TILA Appraisal Exemption Threshold Moves Higher

Austin TX Mortgage Brokers - Cloud Financial Group, LLC

By Jan Swanson

Like a rising tide, rising prices are pushing a lot of other financial elements higher. Earlier this week surging home prices drove a near $100K increase in conforming loan limits, now regulators have raised the dollar threshold for an exemption to the Truth in Lending Act (TILA) based on rising wages.

Section 129H of TILA establishes special appraisal requirements for “higher-risk mortgages,” termed “higher-priced mortgage loans” or “HPMLs” in the agencies’ regulations. The Consumer Financial Protection Bureau (CFPB), the Federal Reserve Board, and the Office of the Comptroller of the Currency (OCC), the Federal Deposit Insurance Corporation (FDIC), the National Credit Union Administration (NCUA), and the Federal Housing Finance Agency (FHFA) jointly issued final rules implementing these requirements, effective January 18, 2014. The rules, however, exempted several loan types from the appraisal requirements, among them transactions of $25,000 or less. The rule allowed for annual adjustments of that amount and this year the threshold was $27,200.

On Wednesday, three of the regulatory agencies (CFPB, the Fed, and OCC) announced that the increases in the Consumer Price Index for Urban Wage Earners and Clerical Workers (CPI-W) had necessitated an adjustment in that exemption threshold. Effective January 1, 2022 it will increase to $28,500.

We don’t understand the logic behind basing a change in the exempt amount of property loan on an inflation index, but it is instructive that loan limits, based on home price gains, have moved from $417,000 in 2014 to $647,000 in 2022, an increase of 55.2 percent, while the appraisal exemption has grown by only $3,500 or 14 percent over the same period.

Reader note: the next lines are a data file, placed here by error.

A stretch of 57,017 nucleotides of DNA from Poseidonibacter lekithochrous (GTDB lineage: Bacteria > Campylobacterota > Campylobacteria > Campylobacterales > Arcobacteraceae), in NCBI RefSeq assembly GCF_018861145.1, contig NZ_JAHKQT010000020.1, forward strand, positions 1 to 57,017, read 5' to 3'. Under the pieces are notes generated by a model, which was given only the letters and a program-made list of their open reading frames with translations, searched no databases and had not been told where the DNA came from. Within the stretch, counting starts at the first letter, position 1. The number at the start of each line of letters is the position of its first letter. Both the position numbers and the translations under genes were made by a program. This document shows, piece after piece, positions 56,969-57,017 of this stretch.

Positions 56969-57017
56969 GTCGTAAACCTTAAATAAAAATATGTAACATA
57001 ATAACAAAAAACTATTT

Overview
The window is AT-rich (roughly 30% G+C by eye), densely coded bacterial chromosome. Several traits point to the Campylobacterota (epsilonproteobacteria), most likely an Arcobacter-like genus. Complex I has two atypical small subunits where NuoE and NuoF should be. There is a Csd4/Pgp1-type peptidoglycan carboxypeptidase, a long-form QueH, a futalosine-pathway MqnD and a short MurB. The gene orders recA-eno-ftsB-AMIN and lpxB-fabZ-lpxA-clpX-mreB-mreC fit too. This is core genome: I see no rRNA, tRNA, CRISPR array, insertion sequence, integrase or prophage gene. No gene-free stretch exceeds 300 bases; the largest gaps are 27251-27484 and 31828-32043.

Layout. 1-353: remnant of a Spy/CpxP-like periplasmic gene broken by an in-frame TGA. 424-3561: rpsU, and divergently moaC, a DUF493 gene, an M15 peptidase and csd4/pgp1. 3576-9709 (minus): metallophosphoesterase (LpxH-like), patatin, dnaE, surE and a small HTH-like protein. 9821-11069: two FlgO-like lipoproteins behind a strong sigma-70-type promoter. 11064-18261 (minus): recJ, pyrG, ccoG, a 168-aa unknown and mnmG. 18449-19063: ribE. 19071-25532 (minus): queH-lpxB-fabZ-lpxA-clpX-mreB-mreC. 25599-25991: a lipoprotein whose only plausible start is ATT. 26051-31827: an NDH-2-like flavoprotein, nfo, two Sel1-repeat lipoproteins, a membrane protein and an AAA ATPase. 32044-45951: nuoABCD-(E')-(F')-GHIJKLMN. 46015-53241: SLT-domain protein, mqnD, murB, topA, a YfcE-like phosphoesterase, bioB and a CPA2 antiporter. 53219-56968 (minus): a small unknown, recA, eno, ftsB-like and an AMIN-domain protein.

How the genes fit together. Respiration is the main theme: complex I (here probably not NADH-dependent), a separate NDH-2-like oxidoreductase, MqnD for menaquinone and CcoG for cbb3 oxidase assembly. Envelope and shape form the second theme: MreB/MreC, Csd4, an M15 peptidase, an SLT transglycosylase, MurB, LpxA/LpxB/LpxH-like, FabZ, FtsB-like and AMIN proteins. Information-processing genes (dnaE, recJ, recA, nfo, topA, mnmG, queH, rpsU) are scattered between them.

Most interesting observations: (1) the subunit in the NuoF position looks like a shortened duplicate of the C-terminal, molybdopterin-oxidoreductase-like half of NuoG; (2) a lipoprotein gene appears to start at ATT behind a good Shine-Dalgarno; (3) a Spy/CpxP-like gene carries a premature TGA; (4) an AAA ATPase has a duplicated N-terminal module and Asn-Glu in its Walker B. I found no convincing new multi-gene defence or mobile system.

Original Post: http://www.mortgagenewsdaily.com/12022021_appraisal_standards.asp

Residential Construction No Longer Dominating Spending

By: Mathew Graham

National spending on construction spending rose slightly in October, but for the second month in a row, the increase wasn’t driven by the residential sector. The U.S. Census Bureau reported that construction put in place during the month was at a seasonally adjusted annual rate of $1.598 trillion, an 0.2 percent increase from September and up 8.6 percent compared to October 2020.

On a non-adjusted basis, spending totaled $141.911 billion, down from $145.746 billion in September. For the year-to-date (YTD) spending totals $1.373 trillion, 7.5 percent more than the $1.231 spent to the same point in 2020.

Privately funded construction fell by 0.2 percent from the previous month to a seasonally adjusted rate of $1.245 trillion. This represents an 11.1 percent increase from the prior October.

Residential spending was down 0.5 percent from September while remaining 16.7 percent higher year-over-year. The seasonally adjusted annual rate for all residential building was $774.688 billion. Single-family spending was down 0.8 percent and multifamily down 0.1 percent to annual rates of $412.084 billion and $100.115 billion, respectively. Compared to their October 2021 levels, single-family is up 23.1 percent and multifamily spending increased 9.9 percent.

A total of $109.924 billion in private dollars was expended in October and spending YTD has reached $1.031 billion. This is less that the $111.836 billion spent in September but 11.6 percent higher than the $923.489 billion spent during the first 10 months of 2020. On an unadjusted basis, residential spending was $68.884 billion, $37.480 billion on new single-family and $8.569 billion on new multifamily units. All three numbers were down slightly from their September counterparts.

YTD privately funded residential spending increased 24.2 percent to $644.794 billion. Single-family spending rose 35.6 percent to $340.294 billion and multifamily spending YTD is 16.6 percent higher than last year at $82.776 billion.

Publicly funded expenses were at a seasonally adjusted annual rate of $353.049 billion in October, up 1.8 percent and 0.4 percent for the month and on an annual basis. Residential spending rose 2.9 percent to $9.163 billion. Public spending is up 4.8 percent overall YTD, but residential spending has declined 1.5 percent.